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No More Orchids

No More Orchids(1932)

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teaser No More Orchids (1932)

Carole Lombard, one of the screen's most sublime comediennes, slogged through a lot of dreary dramas early in her career before finding her comic voice in Twentieth Century (1934). Because of her patrician good looks, she was often cast as a debutante, a glamour girl or an ingenue. That her typical role in No More Orchids (1932) rose above the mundane was due in large part to a director who recognized her comic gifts. Lombard plays heiress Anne Holt, who falls in love with a poor lawyer (Lyle Talbot), even though her rigid grandfather (C. Aubrey Smith, in an uncharacteristically villainous role) has arranged a marriage for her to a European prince. The Depression is very much present in the film, as Anne's beloved father (Walter Connolly) is the increasingly desperate head of a failing bank who refuses to appeal to his overbearing father-in-law for help. He ultimately finds a dramatic way to resolve his financial crisis, and to make sure his daughter marries the man she loves.

No More Orchids was made on loan from Lombard's home studio of Paramount to Columbia. Lombard had just made Virtue (1932) at Columbia, and was a favorite of studio head Harry Cohn, whose salty language matched her own. He was so fond of her, in fact, that he gave her solo star billing in No More Orchids for the first time in her career. According to Screwball: The Life of Carole Lombard, by Larry Swindell, Cohn had suggested that the film be called Roses for Annie, and Lombard replied, "Roses, snapdragons, lilies, call it any flower except orchids - I'm ready for some other angle. No more orchids for me." That was a reference to a Paramount publicity campaign promoting Lombard's alleged fondness for orchids. But Cohn liked the sound of it, and decided it was the perfect title. The phrase also found its way into the film's dialogue, expressing Anne Holt's willingness to give up her rich-girl lifestyle to marry her poor boyfriend.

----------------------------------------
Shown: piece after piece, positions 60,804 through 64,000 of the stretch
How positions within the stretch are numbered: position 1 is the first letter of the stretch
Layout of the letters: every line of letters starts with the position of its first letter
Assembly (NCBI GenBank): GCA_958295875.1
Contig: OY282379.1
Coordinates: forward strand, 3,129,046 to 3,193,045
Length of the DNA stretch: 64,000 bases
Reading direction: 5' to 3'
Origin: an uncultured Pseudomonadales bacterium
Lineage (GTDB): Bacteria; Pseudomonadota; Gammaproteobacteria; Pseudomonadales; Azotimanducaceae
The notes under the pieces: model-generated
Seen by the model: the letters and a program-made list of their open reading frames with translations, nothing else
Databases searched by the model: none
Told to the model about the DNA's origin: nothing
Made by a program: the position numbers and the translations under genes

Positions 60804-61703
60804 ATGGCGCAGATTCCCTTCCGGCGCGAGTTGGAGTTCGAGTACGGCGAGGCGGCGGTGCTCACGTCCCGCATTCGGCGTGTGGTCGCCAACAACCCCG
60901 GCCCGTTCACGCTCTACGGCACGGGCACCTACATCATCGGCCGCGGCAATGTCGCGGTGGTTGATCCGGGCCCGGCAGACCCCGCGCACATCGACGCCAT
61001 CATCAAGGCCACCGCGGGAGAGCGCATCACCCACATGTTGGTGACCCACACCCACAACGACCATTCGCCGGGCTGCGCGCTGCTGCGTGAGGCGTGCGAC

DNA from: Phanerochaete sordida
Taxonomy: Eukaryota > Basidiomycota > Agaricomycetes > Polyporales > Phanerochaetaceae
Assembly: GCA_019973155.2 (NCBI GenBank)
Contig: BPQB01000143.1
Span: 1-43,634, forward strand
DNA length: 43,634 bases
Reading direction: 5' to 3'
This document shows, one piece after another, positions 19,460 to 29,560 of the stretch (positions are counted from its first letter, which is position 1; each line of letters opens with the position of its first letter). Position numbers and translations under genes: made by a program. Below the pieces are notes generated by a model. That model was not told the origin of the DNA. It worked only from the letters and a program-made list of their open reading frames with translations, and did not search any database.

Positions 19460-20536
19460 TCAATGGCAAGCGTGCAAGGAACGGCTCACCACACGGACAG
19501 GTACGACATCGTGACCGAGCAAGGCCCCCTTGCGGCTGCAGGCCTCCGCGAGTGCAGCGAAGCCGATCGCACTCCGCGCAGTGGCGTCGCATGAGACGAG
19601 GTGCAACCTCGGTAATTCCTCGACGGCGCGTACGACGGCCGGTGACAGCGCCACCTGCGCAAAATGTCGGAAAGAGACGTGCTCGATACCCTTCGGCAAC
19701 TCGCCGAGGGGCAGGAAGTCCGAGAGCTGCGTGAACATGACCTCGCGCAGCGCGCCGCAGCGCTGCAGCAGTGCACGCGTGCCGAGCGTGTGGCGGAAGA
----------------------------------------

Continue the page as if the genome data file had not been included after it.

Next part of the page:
No More Orchids was the first film Lombard made with director Walter Lang. The film was basically a drama, but Lang recognized that Lombard's witty personality and way with a quip made her a natural for comedy. Her character's entrance in the film takes place after partying in Paris, slightly tipsy, and her slurred "merci" and stumbling exit from the tugboat delivering her to a ship is pure screwball. The film was shot in sequence, and Lang increased the comedy in the film as they went along, so that Lombard's talent could shine. A scene in the ship's gym, with Lombard doing physical comedy, and another sharing witty, affectionate banter with Connolly, are particularly effective. Lombard always gave Lang credit for being the first director to encourage her comic skill, and the two became close friends. He later married Lombard's best friend and assistant Madalynne Fields, known as "Fieldsie." Lombard was their son's godmother. Lang and Lombard would make one more film together, Love Before Breakfast (1936).

Character actor Walter Connolly, a Broadway veteran, had made a couple of silent films, but his film career really began in 1932, when he was signed to a contract by Columbia, where No More Orchids was only his third film. It was also one of the few where he got to play a multifaceted character. He would go on to build a career playing blustery bosses in films such as It Happened One Night (1934) and Nothing Sacred (1937), which also starred Lombard. In addition, they appeared together in Twentieth Century and Lady by Choice (1934). Connolly's untimely death of a stroke came in 1940, at the age of 53, shortly after he played the title role in The Great Victor Herbert (1939).

Variety called No More Orchids "A smart, polished production replete with good acting, smooth direction and clever lines." Mordaunt Hall of the New York Times considered it "an unimportant but entertaining picture." However, it proved to be important in the development of the careers of Lombard, Connolly, and Lang.

Director: Walter Lang
Screenplay: Gertrude Purcell, Keene Thompson from a novel by GracePerkins
Cinematography: Joseph August
Editor: Jack Dennis
Costume Design: Robert Kalloch
Cast: Carole Lombard (Anne Holt), Walter Connolly (Bill Holt), Louise Closser Hale (Gran Holt), Lyle Talbot (Tony Gage), C. Aubrey Smith (Jerome Cedric), Allen Vincent (Dick), Ruthelma Stevens (Rita), Arthur Houseman (Burkhart), Jameson Thomas (Prince Carlos).
BW-71m.

by Margarita Landazuri

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